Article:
While all proof points are stored in the blockchain ledger, making them tamper-proof and decentralised, some of the proof points require the brand to self-report rather than be independently audited. For example, the Vegan and Cruelty-Free proof points require certification from PETA and Leaping Bunny, respectively, while Supports Biodiversity or Donates To Charity are buttressed by information from the brand that customers can read.
Backing up brand claims isn’t the only benefit of blockchain. Phan said she chose Lolli as a partner because she wants to educate her largely young female customer base about cryptocurrency and encourage them to explore the world of Bitcoin further, while Parfums Christian Dior is using blockchain in partnership with Microsoft and Consensys to help stop counterfeiting.
Cult Beauty’s Inge reports that the ‘proof point’ initiative has been well-received by customers. She noted an uplift in engagement of 125 per cent on an Instagram post announcing the partnership. Baker adds that proof points around clinical trials, packaging and helping local communities have the highest click-through rates.
Allowing customers to inspect the records for themselves adds greater accountability. Research suggests some two-thirds of female beauty shoppers around the world welcome greater label transparency. In December, sunscreen brand Purito was widely criticised on social media after cosmetic formulator Judit Rácz of InciDecoder published independent laboratory results that showed that the Purito Centella Green Level Unscented Sun, billed as an SPF50+, was in fact only offering SPF19.
But blockchain is not a silver bullet, according to Dr Jack Parkin, digital economist and author of Money Code Space: Hidden Power in Bitcoin, Blockchain, and Decentralisation. “Bad data in, bad data out,” cautions Dr Parkin. “As soon as you have a tangible item logged into the blockchain, it can be hard to make the physical item align with what’s in the ledger as it moves through the supply chain. What’s to stop someone opening a jar of face cream and meddling with the contents, and then putting it back on the supply chain?”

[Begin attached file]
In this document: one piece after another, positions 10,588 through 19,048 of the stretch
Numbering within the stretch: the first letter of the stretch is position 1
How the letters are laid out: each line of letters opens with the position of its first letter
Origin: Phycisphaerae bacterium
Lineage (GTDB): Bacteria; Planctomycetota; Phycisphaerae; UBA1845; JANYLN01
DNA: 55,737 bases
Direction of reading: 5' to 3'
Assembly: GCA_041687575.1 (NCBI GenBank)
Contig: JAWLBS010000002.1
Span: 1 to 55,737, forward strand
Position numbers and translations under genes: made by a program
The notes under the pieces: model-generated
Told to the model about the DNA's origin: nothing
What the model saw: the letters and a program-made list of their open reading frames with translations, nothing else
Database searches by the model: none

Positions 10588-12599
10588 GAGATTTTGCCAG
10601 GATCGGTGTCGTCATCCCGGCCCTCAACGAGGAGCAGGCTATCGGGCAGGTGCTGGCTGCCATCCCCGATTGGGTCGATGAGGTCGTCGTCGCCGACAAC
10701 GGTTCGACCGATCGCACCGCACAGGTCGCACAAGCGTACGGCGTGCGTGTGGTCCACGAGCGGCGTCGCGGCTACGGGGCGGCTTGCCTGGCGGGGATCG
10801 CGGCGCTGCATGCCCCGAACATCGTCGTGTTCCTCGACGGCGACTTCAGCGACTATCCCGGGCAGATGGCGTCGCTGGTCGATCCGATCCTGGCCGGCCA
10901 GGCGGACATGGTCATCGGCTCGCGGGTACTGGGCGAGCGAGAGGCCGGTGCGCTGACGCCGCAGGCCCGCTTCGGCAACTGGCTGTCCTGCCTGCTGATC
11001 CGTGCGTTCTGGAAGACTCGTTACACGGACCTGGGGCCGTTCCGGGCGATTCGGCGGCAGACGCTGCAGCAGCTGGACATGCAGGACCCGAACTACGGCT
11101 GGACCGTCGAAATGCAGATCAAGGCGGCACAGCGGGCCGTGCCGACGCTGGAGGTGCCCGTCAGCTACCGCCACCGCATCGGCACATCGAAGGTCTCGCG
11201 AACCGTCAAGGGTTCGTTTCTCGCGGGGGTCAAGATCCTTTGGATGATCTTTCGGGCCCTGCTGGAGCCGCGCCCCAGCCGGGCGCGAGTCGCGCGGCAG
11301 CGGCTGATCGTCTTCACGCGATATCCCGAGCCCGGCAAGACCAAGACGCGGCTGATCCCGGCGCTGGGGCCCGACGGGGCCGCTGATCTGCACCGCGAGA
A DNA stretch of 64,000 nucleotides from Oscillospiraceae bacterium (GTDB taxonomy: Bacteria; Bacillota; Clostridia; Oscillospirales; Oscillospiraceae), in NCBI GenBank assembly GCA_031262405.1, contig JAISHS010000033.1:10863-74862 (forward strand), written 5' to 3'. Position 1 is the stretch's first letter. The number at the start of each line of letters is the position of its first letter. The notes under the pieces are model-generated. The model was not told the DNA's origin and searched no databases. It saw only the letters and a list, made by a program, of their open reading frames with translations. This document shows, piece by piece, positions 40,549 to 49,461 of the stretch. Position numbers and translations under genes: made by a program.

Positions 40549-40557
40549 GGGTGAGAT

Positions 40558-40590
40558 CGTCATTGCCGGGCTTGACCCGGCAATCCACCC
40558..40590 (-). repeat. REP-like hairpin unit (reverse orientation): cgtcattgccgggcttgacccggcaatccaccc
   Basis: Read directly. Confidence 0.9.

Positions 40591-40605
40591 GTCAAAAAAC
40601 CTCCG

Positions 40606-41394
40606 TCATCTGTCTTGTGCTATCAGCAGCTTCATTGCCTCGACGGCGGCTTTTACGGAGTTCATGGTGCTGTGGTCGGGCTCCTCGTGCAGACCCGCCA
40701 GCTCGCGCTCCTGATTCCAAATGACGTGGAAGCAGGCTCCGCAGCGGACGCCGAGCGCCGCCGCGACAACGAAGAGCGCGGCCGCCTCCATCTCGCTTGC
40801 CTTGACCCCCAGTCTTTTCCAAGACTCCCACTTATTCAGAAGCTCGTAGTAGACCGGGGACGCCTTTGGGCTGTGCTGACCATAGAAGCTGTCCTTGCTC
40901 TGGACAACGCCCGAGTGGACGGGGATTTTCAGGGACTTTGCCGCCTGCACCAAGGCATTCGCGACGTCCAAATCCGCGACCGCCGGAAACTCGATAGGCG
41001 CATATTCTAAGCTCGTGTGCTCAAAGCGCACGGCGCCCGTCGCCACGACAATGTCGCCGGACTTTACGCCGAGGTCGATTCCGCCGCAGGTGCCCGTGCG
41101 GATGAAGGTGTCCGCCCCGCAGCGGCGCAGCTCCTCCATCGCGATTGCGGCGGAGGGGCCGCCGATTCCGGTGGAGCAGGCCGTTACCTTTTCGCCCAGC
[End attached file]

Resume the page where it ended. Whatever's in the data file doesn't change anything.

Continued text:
Michelle Phan, founder of EM cosmetics.
© Luis Trujillo
Dr Parkinalso highlights that blockchain companies themselves need regulation. Another stumbling block is that beauty and personal care products often have staggeringly long ingredients lists, using suppliers from all over the world who may not share the same language or have the same manufacturing practices. “The challenge for brands is to be able to scale their ability to gather the necessary information across their sourcing and supply networks, and organise that information effectively to make it useful, meaningful and trustable for the consumer,” says Murphy of Evrythng. “With different information formats used by different source material providers, suppliers or logistics networks, it can be difficult for brands to assemble this information and to prove its trustability to the consumer.”
In an industry so imbued with imagination and mystery, integration with blockchain sounds like a technical issue. But, at a time when consumers are becoming more demanding and much more informed, beauty could welcome a big dose of technical consistency.